O caminho é o federalismo *

O Banco Central Europeu suspendeu, esta terça-feira, a aceitação de títulos de dívida da Grécia como garantia para os bancos, na sequência da decisão da agência de rating Standard & Poor de descer a notação daquele país para "incumprimento seletivo". jn.pt


* e o federalismo não se pode construir com um povo como o povo grego, ressabiado, a falar constantemente na 2ª guerra mundial e sem perceber que quem o conduziu à falência foram os seus políticos incompetentes e corruptos e não os outros países.


"Europe is our future"

"Europe is our future," Kohl wrote. "There is no alternative to Europe. We have every reason to be optimistic that our Europe will emerge strengthened from this current crisis -- if we want it to. Let us not be misled." spiegel


"A Eurozona ficará melhor sem a Grécia"

The conservative Die Welt writes:

"It can only be described as political schizophrenia. As a member of the CSU, Hans-Peter Friedrich calls for Greece's withdrawal from the euro zone. But in his role as German interior minister, Friedrich votes in parliament and in the cabinet in favor of the second bailout package for Greece. A lot of politicians in the coalition government have similarly split personalities these days. With statesmanlike faces, they rubber-stamp ever-greater liabilities, the burden of which is borne by German taxpayers. At the same time, many lawmakers already suspect that they are on the wrong track."

"Finance Minister Wolfgang Schäuble is already talking about a third rescue package for Greece. And the data that is coming out of the practically bankrupt country is so shocking that the prospect of Greece ever getting its finances in order seems to retreat further and further into the distance."

"As long as the Greeks remain in the euro zone, they will never become competitive. (…) All the assistance that is based on the illusion that Greece can make it while remaining part of the euro area is doomed to fizzle out without having any effect. The longer it takes for political leaders in Berlin, Brussels and Athens to accept this reality, the more expensive it will be for the citizens of their countries. Greece will be better off if it abandons the euro -- and the euro zone will be better off without Greece."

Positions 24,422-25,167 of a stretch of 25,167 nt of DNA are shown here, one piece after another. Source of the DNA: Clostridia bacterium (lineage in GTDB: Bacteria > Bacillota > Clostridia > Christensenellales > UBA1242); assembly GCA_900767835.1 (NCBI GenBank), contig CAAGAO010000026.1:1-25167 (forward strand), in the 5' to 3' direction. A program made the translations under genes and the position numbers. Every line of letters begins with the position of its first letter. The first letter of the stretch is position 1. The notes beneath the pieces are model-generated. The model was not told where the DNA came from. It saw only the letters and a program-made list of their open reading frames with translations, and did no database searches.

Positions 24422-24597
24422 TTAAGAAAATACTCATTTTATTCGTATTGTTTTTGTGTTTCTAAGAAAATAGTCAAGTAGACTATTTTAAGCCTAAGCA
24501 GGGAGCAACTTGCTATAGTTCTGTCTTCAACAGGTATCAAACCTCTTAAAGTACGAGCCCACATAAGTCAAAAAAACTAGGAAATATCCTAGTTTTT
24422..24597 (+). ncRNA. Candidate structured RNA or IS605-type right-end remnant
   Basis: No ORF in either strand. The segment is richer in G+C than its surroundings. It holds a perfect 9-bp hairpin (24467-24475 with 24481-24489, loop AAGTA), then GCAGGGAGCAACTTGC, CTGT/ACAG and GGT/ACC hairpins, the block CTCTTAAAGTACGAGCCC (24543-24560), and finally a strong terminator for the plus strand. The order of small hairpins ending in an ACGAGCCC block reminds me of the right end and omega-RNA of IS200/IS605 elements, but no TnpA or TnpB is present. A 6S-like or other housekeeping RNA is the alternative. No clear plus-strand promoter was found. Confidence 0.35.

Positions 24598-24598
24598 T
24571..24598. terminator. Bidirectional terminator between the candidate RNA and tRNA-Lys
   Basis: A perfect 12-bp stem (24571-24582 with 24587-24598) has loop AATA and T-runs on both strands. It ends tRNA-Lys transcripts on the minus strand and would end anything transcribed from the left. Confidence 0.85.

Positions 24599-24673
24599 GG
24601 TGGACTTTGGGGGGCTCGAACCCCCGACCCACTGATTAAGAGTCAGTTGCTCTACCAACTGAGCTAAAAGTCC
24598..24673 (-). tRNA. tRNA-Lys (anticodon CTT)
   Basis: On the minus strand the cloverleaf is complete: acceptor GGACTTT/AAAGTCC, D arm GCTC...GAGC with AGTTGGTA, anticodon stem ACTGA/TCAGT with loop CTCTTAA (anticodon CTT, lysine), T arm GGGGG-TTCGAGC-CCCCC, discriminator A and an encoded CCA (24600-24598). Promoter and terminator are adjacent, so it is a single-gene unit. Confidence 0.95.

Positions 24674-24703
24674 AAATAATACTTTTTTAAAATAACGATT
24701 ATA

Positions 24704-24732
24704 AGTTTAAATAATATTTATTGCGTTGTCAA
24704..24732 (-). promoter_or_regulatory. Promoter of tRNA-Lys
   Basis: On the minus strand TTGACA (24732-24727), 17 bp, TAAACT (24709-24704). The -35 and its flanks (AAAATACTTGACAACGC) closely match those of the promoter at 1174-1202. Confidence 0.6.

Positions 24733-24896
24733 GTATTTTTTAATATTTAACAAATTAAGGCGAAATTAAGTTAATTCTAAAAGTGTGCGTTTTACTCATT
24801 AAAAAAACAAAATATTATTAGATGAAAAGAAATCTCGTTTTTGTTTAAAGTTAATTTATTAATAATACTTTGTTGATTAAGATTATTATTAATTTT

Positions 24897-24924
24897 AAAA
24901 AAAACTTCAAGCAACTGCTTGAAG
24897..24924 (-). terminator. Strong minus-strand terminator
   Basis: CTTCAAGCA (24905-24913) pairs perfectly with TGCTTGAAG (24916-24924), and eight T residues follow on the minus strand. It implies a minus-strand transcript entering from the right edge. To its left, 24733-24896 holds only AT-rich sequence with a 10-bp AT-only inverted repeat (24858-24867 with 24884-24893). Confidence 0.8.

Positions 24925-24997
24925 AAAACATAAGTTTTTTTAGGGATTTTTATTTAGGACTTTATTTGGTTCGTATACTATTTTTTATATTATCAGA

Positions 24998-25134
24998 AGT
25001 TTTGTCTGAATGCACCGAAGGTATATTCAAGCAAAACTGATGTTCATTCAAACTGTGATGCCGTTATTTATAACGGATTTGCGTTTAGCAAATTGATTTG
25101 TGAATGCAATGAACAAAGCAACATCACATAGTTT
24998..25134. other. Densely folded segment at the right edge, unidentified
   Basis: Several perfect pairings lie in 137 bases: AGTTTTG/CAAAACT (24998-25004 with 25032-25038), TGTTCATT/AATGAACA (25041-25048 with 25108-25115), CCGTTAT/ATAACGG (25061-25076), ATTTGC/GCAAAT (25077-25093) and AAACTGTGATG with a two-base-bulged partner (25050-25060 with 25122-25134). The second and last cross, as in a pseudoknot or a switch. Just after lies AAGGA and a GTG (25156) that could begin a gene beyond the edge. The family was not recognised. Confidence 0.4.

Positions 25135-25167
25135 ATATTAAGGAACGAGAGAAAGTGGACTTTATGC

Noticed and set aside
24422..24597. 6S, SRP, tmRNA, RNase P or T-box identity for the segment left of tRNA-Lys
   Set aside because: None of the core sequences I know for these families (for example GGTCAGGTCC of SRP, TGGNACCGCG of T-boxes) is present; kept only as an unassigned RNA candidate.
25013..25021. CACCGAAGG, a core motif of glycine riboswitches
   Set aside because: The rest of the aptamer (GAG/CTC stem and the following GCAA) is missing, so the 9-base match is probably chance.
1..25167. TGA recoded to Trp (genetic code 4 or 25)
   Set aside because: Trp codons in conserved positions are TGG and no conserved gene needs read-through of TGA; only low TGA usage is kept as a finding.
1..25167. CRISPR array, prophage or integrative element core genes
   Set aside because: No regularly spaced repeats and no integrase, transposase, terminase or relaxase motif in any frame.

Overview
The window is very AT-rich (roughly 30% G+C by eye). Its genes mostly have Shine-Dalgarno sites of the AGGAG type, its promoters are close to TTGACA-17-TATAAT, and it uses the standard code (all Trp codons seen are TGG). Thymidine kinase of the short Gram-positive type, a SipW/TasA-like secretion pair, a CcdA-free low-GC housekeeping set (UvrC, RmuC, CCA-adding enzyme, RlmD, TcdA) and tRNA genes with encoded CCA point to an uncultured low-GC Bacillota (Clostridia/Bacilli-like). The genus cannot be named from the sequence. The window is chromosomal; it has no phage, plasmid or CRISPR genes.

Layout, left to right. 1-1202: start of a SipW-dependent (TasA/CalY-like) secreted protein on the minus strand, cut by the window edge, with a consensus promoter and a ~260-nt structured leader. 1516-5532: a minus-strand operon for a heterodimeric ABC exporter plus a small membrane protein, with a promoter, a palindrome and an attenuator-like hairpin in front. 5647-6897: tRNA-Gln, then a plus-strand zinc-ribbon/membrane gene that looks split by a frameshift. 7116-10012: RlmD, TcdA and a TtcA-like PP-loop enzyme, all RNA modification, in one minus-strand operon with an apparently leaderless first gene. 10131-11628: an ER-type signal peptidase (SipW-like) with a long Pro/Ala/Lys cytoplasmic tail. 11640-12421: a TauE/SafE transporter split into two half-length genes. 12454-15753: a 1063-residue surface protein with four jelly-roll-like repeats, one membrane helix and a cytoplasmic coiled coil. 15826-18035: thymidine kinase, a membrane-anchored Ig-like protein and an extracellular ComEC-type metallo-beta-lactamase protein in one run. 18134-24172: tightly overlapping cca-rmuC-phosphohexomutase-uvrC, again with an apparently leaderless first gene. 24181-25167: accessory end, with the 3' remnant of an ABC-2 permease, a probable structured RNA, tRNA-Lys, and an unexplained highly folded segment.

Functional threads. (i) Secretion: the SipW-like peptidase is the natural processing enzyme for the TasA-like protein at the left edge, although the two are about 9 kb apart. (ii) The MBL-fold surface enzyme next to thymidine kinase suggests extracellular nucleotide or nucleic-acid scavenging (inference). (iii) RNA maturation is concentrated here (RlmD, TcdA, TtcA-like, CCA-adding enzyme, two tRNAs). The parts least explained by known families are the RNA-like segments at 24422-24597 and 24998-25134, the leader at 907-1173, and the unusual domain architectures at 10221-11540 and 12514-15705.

The Financial Times Deutschland writes:

"For the opposition, yesterday's vote was, of course, a PR coup. The coalition is on its last legs and is running out of steam, rejoiced representatives of the SPD and Greens. It is indeed curious that the chancellor was not able to get her own deputies to rally behind her. But it is not truly significant. The government is able to tolerate a few rebel backbenchers, provided the vote goes through, especially if the opposition is supporting the motion. And in the case of the aid for Greece, that was foreseeable right from the outset."

"The government currently has a safe majority in parliament for aid packages. After all, what choice do the Bundestag members have? If they do not rubberstamp a bailout now, they will soon have to vote on another one. If Greece doesn't get support now, the country -- even if it is no longer in the euro zone -- will still be just as dependent on the support of its European partners, because it would be even further away from a return to the capital markets. Whether it remains part of the monetary union or not, the country will long be a basket case. Neither a default nor a return to the drachma would change any of that. The country's economic base has been eroded, partly because of the excessive and lopsided austerity strategy prescribed by European leaders. The rescue package that was passed yesterday will not be the last."

The center-left Süddeutsche Zeitung writes:

"Members of the German Bundestag are (in the words of the German constitution) responsible only to their conscience, and nobody can read their minds either. Hence nobody knows exactly what the people's representatives were thinking as they voted on Monday on the second aid package for Greece within 22 months. But it's safe to assume that the number of those parliamentarians who voted 'yes' with a light heart and a firm conviction that Athens should receive further loans worth €130 billion is probably vanishingly small."

"Indeed, members of the German cabinet, including even the chancellor herself, have their doubts that things in Greece will soon change for the better. In that respect, the country's deep recession, which was unavoidable due to the necessary austerity measures, plays less of a role than the fact that Athens' willingness to make reforms is too small and the Greek political establishment is too recalcitrant. Even two years after the outbreak of the crisis, the country still lacks the most basic things that are needed to sort out the state finances and deregulate the economy, such as a functioning tax authority and competitive products. Increasing number of economists and politicians want the Greeks to quit the euro zone sooner rather than later. The only problem is: What would happen then?" spiegel

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